I did follow her murderer, although I admit that I let him slip into the back of my mind. I grew up in NJ and heard about him on the news. I would listen to my parents talk about him afterwards. My mom also used him the same way she did Bundy, Berkowitz and the Zodiac, as ‘cautionary tale’ figure.
Moseley was recently brought back to my mind by a comment on this blog. It was from someone who grew up in the same building he lived in. She wrote about her fear, about how it effected her and her family.
She inspired me to make this post.
Would it surprise you to know that Winston Moseley had killed 2 times before and had raped many others?
During the week after the murder, the 30 detectives who were assigned to the case sifted through the neighborhood of Kew Gardens and Forest Hills. They located a milkman who was able to furnish a description of a suspect. Others also had observed Catherine’s killer in the area prior to the murder and were able to add to the description. But it wasn’t until six days later, when a suspect was arrested stealing a television during a house burglary that cops had their man: Winston Moseley, 29.
Moseley had no criminal record. He was married, owned a home in Queens and had two kids. Slight of build, barely 5-foot-8, with thin features and a brooding appearance, Moseley was a machine operator who worked in Mt. Vernon in nearby Westchester County. His arrest report, dated March 19, 1964, lists his occupation as “Remington Rand tab operator.” He did not seem to be the type of person who committed street muggings or murder. But Moseley quickly confessed to the Genovese killing and two others. He told cops he had killed Barbara Kralik, 15, on July 20 in Springfield Gardens, Queens, and shot Annie Mae Johnson, 24, of South Ozone Park, Queens, on February 29. Both were savage killings and may have involved sexual assault. Trouble was, another man named Alvin “The Monster” Mitchell, 18, a local gang member, was already in custody for the Kralik killing. He had allegedly also confessed to the teenager’s murder. But Moseley was insistent. He had killed them all, he said.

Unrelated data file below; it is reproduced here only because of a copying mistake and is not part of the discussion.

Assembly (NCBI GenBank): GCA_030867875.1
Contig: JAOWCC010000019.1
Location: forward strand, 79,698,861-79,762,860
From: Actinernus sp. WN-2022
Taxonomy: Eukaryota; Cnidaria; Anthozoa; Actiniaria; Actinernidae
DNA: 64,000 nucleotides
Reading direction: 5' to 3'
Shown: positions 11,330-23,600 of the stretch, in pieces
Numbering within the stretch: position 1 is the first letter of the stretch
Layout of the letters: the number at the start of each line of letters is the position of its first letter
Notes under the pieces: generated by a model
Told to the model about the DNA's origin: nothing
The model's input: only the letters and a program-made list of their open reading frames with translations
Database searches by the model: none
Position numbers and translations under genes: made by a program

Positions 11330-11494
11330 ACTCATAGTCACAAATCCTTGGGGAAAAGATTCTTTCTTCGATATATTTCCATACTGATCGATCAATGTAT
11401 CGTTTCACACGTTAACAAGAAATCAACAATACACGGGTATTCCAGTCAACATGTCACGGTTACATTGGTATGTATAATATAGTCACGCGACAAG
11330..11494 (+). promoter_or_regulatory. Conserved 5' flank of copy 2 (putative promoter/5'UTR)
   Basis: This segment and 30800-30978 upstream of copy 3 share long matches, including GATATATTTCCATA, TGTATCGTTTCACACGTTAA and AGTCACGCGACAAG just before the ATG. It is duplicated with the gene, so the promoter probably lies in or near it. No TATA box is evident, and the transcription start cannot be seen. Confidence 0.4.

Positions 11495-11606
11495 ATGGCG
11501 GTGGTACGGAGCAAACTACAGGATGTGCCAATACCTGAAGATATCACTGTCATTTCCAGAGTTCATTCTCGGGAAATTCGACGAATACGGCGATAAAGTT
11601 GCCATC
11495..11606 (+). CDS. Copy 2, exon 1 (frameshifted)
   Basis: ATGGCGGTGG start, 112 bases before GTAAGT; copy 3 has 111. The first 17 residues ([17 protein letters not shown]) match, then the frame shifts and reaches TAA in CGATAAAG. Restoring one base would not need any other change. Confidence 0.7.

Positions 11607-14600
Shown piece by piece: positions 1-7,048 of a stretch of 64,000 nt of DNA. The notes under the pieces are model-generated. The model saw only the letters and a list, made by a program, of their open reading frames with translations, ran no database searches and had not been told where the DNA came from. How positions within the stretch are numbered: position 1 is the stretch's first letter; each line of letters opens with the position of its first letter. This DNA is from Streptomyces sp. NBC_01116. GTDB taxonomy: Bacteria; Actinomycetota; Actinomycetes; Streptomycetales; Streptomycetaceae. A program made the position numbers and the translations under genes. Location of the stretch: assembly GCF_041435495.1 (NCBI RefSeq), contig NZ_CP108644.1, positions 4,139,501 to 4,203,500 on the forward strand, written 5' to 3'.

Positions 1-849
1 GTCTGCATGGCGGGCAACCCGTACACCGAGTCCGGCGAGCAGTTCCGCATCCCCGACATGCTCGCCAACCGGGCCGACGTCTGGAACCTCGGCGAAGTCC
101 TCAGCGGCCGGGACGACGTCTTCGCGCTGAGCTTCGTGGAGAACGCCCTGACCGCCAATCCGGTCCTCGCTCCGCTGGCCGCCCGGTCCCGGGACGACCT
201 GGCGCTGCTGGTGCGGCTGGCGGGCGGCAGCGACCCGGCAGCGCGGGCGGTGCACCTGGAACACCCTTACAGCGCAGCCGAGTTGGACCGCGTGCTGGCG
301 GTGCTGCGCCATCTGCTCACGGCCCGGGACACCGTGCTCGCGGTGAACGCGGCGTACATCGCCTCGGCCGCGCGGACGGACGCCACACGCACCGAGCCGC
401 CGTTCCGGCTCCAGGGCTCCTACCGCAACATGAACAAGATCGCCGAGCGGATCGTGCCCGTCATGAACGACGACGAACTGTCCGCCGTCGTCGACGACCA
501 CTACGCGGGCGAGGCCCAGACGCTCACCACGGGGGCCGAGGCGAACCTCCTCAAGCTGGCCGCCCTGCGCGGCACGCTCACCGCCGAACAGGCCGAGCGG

In the murder of Annie Mae Johnson, Moseley insisted that he shot the victim several times. “I shot her in the stomach. I reloaded and shot her again in the stomach,” he told cops. But the autopsy on Johnson had listed the cause of death as puncture wounds from a sharp object such as a screwdriver or a file. Based on Moseley’s confession, the body was exhumed from a cemetery in Monck’s Corner, South Carolina, and a second autopsy was performed. Using X-ray equipment borrowed from a South Carolina Medical College in Charleston, the coroner found six bullets inside Johnson’s body. Four of these bullets were recovered. “The finding of these bullets adds a lot of credence to Winston Moseley’s other statements,” Queens District Attorney Frank O’Connor told the press.
In the murder of 15-year-old Barbara Kralik, there was blood evidence available, no test yet existed that could compare bodily fluids for conclusive DNA identification. Moseley, however, was able to supply details that conformed to the existing evidence. Cops were satisfied they had the right man. Even his own court-appointed attorney, Sydney G. Sparrow, believed Moseley. “I’m convinced Moseley did all three of these killings,” he told reporters after he met with his client for three hours in the Kings County Psych Ward. “There are too many things he knew that only the killer could know,” he added.
But there was more. Moseley confessed to other attacks during nighttime expeditions in which he would roam the streets searching for victims at random. He said he raped many women, frequently robbing them in the process. Moseley admitted to dozens of burglaries, including the one for which he was arrested when he was caught stealing a television. But it was the sexual assaults that had detectives interested. Particularly the failed attempts of rape which several women reported. Moseley, it seemed, preferred sex with the dead. Dr. Oscar Diamond, a psychiatrist from Manhattan State Hospital, performed a pretrial psychiatric examination of Moseley. “He told me he got no thrill with live women he raped,” he told the court later.